Large parts of our world are filled with plants, and human life depends on, interacts with, affects and is affected by plant life in various ways. Yet plants have not received nearly as much attention from philosophers and ethicists as they deserve. In environmental philosophy, plants are often swiftly subsumed under the categories of all living things and rarely considered thematically. There is a need for developing a more sophisticated theoretical understanding of plants and their practical role in human experience. Plant Ethics: Concepts and Applications aims at opening a philosophical discussion that may begin to fill that gap. The book investigates issues in plants ontology, ethics and the role of plants and their cultivation in various fields of application. It explores and develops important concepts to shape and frame plants-related philosophical questions accurately, including new ideas of how to address moral questions when confronted with plants in concrete scenarios. This edited volume brings together for the first time, and in an interdisciplinary spirit, contemporary approaches to plant ethics by international scholars of established reputation. It will be of great interest to students and scholars of Philosophy and Ethics.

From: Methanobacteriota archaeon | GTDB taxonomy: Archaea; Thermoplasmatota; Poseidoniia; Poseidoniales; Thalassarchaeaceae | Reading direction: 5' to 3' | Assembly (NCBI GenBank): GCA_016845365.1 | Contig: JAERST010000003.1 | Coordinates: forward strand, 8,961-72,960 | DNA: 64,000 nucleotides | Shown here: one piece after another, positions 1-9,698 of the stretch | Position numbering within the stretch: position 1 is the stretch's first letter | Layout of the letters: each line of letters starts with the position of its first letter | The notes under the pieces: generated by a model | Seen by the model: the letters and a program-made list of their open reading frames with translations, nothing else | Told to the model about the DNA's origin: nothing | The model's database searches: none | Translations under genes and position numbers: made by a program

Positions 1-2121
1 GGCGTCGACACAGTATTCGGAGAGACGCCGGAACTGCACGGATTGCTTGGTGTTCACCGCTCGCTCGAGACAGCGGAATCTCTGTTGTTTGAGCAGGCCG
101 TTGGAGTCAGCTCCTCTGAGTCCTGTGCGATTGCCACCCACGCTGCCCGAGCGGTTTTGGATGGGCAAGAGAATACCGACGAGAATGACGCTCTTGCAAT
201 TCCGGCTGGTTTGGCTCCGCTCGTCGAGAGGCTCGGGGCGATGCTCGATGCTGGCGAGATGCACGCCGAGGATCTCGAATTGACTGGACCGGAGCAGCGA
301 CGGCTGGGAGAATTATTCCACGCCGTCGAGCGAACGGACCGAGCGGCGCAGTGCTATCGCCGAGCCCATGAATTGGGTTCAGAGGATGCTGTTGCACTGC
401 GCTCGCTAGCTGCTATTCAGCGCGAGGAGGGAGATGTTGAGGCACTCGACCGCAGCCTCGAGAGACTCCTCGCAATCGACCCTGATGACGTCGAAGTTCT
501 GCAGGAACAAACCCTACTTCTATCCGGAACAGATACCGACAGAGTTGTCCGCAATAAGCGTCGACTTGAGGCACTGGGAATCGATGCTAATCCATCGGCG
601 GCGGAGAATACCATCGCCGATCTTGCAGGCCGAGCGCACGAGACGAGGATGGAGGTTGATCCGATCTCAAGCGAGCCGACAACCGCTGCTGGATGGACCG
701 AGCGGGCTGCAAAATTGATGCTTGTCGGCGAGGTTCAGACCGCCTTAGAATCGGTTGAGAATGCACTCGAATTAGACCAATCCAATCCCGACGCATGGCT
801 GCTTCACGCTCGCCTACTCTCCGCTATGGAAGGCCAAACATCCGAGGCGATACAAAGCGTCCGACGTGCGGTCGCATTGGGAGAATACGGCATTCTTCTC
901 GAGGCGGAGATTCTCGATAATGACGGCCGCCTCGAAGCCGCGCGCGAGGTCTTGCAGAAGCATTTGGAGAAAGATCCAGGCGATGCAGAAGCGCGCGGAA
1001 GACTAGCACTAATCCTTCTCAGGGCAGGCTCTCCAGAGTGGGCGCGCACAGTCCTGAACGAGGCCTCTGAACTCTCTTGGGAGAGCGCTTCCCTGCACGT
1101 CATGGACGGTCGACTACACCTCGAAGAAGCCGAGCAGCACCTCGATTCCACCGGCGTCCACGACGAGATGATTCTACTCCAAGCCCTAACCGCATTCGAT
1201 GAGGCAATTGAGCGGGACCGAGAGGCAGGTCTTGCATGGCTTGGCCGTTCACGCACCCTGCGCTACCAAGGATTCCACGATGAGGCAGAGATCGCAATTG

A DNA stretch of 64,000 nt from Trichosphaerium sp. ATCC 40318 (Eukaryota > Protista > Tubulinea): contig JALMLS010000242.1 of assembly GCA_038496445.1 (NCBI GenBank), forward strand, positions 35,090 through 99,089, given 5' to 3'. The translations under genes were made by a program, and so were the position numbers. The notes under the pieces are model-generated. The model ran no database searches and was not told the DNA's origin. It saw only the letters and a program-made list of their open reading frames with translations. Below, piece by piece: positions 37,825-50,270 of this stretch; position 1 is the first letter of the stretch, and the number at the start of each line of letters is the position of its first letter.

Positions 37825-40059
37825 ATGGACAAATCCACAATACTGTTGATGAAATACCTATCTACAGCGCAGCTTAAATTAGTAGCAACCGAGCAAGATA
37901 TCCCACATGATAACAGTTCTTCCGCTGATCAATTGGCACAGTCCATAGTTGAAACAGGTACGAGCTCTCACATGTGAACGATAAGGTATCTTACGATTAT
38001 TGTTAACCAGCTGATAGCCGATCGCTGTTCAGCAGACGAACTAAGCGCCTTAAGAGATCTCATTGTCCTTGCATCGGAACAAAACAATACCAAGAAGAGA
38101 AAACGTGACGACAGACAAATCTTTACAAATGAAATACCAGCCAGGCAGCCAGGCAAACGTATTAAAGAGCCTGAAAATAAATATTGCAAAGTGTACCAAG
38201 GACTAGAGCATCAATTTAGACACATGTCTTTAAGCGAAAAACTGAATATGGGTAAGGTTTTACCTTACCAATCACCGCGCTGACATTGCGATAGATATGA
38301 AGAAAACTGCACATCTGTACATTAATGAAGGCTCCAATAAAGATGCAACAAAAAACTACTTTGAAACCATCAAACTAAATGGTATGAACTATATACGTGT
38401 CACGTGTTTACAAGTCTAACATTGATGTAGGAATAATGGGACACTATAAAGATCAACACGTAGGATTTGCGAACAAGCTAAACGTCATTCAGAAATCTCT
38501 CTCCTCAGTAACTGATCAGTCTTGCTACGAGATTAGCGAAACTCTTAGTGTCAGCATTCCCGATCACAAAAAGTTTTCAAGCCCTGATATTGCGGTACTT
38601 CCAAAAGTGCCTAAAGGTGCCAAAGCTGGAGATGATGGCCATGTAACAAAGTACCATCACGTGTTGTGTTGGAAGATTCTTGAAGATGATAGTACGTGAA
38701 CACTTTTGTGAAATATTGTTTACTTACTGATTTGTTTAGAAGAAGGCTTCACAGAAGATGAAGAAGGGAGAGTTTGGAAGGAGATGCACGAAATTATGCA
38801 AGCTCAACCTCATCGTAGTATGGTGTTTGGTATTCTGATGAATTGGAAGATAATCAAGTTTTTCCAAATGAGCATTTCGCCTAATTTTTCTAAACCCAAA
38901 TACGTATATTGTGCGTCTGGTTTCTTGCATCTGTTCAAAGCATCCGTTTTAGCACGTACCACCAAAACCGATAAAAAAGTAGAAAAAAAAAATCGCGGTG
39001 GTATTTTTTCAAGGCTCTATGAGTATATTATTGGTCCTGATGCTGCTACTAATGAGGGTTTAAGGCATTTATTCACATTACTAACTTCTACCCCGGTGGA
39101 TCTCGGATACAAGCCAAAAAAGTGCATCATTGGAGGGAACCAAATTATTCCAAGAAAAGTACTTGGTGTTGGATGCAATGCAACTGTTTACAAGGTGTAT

|Uitgever||Taylor & Francis Ltd|